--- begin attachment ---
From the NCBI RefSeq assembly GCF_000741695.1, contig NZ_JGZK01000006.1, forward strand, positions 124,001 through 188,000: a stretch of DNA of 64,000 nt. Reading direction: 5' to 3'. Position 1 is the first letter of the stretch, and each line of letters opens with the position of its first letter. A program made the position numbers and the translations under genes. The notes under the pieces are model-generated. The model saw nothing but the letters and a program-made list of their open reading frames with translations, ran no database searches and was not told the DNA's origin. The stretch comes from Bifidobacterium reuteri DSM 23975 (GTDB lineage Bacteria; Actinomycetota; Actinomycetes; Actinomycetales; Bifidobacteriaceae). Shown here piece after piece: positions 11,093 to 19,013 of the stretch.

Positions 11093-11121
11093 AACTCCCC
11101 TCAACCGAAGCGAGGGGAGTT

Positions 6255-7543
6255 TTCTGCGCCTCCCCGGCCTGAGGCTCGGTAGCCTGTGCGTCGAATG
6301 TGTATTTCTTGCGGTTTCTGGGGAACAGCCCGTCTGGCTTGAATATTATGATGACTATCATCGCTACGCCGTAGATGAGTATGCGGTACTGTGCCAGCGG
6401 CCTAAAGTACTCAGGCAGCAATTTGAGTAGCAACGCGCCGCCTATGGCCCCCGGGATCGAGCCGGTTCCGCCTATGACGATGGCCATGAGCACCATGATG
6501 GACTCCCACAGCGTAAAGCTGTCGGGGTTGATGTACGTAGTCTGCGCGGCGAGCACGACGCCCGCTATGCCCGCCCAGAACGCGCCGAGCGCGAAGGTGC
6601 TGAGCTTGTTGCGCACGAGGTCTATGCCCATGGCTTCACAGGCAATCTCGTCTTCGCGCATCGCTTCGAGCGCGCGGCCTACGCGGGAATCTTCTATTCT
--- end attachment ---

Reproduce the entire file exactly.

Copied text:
From the NCBI RefSeq assembly GCF_000741695.1, contig NZ_JGZK01000006.1, forward strand, positions 124,001 through 188,000: a stretch of DNA of 64,000 nt. Reading direction: 5' to 3'. Position 1 is the first letter of the stretch, and each line of letters opens with the position of its first letter. A program made the position numbers and the translations under genes. The notes under the pieces are model-generated. The model saw nothing but the letters and a program-made list of their open reading frames with translations, ran no database searches and was not told the DNA's origin. The stretch comes from Bifidobacterium reuteri DSM 23975 (GTDB lineage Bacteria; Actinomycetota; Actinomycetes; Actinomycetales; Bifidobacteriaceae). Shown here piece after piece: positions 11,093 to 19,013 of the stretch.

Positions 11093-11121
11093 AACTCCCC
11101 TCAACCGAAGCGAGGGGAGTT

Positions 6255-7543
6255 TTCTGCGCCTCCCCGGCCTGAGGCTCGGTAGCCTGTGCGTCGAATG
6301 TGTATTTCTTGCGGTTTCTGGGGAACAGCCCGTCTGGCTTGAATATTATGATGACTATCATCGCTACGCCGTAGATGAGTATGCGGTACTGTGCCAGCGG
6401 CCTAAAGTACTCAGGCAGCAATTTGAGTAGCAACGCGCCGCCTATGGCCCCCGGGATCGAGCCGGTTCCGCCTATGACGATGGCCATGAGCACCATGATG
6501 GACTCCCACAGCGTAAAGCTGTCGGGGTTGATGTACGTAGTCTGCGCGGCGAGCACGACGCCCGCTATGCCCGCCCAGAACGCGCCGAGCGCGAAGGTGC
6601 TGAGCTTGTTGCGCACGAGGTCTATGCCCATGGCTTCACAGGCAATCTCGTCTTCGCGCATCGCTTCGAGCGCGCGGCCTACGCGGGAATCTTCTATTCT